See No Evil was the title of this year’s Street Art festival in Bristol.
Over the summer Bristol held an international street art festival. The results are still very much on display and have transformed one of the ‘transition’ areas of the city centre. Bridewell Street, Quay Street and Nelson Street lie in between Broadmead and The Centre areas. These streets were pretty much razed to the ground by WWII bombing and replaced with 1960s brutalist architecture. It’s a seedy, uneasy kind of place – ideal for a spot of transformation. In the city which gave us Banksy*, it’s appropriate to showcase other internationally acclaimed street artists in style.
I spent a happy hour photographing the art and the people passing by last Friday. It was a typically dull November day, so camera shutter speeds were slow. However, the blurred people in my photographs seemed to emphasise the uneasy, transitional feel this area of Bristol has.
Tats Cru hail from New York.
I’ve shown examples of Street Art from Bristol before – have a look at the Graffiti label if you’d like to see them. Expect plenty more jaw dropping images and some surprise discoveries to come 🙂
And if anyone knows what was being filmed at the old police station last week, I’d love to know.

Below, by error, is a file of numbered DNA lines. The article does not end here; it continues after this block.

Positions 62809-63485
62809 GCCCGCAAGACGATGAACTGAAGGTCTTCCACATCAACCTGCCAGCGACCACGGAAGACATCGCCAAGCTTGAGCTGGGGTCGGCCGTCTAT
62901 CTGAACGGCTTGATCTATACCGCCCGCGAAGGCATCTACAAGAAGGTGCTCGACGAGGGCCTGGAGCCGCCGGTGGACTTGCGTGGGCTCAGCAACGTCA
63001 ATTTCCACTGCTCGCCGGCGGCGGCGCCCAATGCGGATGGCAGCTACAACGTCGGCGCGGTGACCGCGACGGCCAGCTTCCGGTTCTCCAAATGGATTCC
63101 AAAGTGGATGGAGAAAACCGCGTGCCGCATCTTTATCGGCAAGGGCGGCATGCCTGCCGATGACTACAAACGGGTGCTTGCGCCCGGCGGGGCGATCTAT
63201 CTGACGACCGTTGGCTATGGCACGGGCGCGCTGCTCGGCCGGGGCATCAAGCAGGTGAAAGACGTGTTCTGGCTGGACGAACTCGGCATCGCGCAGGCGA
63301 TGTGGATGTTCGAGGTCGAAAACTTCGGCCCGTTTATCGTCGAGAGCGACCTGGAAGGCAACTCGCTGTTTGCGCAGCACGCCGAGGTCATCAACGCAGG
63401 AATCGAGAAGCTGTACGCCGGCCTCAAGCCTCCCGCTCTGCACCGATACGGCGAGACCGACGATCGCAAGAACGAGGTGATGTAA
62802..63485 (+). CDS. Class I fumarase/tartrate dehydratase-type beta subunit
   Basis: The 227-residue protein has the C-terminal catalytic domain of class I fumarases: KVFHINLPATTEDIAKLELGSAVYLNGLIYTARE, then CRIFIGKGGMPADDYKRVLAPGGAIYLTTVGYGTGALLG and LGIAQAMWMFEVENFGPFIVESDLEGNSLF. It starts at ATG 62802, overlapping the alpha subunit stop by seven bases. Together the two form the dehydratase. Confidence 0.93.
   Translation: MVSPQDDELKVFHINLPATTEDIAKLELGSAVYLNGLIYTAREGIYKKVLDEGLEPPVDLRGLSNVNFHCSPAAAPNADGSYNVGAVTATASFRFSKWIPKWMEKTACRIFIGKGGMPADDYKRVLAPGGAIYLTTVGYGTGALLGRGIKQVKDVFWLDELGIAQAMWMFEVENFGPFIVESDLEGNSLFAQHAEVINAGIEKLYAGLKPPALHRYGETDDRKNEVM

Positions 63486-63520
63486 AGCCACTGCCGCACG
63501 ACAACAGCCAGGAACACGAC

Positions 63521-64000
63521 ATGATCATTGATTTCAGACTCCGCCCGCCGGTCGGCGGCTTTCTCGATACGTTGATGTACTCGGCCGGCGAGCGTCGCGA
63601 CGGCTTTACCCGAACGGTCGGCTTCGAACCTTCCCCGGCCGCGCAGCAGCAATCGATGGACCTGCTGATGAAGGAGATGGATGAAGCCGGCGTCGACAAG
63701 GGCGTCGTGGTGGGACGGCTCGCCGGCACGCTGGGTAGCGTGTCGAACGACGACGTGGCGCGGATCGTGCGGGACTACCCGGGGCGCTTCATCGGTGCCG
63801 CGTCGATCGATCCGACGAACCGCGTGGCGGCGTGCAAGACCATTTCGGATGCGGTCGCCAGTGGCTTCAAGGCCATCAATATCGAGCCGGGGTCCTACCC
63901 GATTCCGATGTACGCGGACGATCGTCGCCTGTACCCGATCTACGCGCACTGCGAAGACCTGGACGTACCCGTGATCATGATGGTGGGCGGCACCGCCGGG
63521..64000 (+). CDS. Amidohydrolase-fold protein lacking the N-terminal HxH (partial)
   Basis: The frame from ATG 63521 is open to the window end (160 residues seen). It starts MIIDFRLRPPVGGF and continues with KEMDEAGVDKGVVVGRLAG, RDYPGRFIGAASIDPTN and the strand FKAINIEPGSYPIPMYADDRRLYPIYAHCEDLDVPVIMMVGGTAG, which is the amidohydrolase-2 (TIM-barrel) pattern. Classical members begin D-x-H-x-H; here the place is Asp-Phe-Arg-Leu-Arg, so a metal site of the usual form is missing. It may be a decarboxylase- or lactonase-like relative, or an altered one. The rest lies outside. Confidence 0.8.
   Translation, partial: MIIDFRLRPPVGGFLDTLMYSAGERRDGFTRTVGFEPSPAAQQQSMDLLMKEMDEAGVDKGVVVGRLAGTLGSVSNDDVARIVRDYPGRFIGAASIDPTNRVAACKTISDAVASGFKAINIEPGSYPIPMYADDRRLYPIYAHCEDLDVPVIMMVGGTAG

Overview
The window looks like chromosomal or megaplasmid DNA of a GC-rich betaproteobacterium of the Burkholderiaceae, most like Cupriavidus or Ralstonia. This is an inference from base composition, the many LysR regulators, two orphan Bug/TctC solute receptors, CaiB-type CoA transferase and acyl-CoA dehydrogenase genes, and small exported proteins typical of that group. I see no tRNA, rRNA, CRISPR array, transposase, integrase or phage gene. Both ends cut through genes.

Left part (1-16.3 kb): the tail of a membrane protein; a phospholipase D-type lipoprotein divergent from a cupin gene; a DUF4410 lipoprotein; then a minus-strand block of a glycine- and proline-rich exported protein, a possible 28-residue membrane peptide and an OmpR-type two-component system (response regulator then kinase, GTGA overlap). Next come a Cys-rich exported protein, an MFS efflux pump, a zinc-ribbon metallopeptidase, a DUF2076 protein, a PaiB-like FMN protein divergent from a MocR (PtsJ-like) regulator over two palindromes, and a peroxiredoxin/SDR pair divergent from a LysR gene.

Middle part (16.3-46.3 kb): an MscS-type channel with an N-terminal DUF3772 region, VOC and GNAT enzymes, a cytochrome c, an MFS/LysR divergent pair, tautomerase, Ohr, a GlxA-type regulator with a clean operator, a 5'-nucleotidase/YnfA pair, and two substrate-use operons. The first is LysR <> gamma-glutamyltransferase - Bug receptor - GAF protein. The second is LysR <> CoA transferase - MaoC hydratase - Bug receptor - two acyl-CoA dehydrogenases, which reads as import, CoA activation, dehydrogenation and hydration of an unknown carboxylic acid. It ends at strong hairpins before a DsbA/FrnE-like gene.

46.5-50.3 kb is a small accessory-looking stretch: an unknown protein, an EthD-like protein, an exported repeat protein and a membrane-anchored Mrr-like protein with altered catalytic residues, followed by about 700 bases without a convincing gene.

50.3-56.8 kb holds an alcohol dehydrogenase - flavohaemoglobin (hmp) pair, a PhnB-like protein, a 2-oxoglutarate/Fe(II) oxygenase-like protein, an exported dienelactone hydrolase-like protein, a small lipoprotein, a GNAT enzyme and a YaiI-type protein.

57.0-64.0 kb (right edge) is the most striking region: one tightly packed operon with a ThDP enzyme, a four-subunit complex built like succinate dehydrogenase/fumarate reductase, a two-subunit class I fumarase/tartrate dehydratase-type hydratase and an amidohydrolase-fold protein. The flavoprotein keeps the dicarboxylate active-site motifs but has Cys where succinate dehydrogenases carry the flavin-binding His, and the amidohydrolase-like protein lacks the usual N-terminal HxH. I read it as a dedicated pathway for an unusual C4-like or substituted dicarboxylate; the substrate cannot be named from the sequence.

* = ironically since this festival, one of Banksy’s originals on Park Row (the aiming rifleman with the boy behind him ready to burst a paper bag – the link takes you through to my other blog where it’s the 2nd photo down) has been pretty much obliterated (this link shows it today with an interesting comment on the situation). I wonder how long these will last?
This was taken at Devizes International Street Festival on Monday. I’ll be posting more photos shortly.
There’s a gigglesome one, plus more details (with links) over at Veg Plotting today.
Chippenham had its first ever River Festival at the weekend. On Saturday there was dragon boat racing. About 8 local teams took part, two at at a time and over 3 rounds. There was raft racing and a Viking fire boat on Sunday.
There were various watery related stalls, plus The Black Farmer sausages to try. The Black Farmer – I’ve forgotten his name – is standing to be Chippenham’s MP at the next general election when Chippenham will have its own MP – instead of being lumped in with the rest of North Wiltshire – for the first time since the Rotten Borough constituencies were removed from parliament.
I really wanted this festival to work as it’s about improving the river and life in Chippenham. There was something of interest on some of the stalls, especially the one showing the history of the river in Chippenham. However, the space in Monkton Park hadn’t been used that well and everything was too spread out. There didn’t seem to be that many people there on Saturday either – the Bank Holiday effect?
I hope they were successful enough to have another one next year and can learn some lessons to make improvements for next time.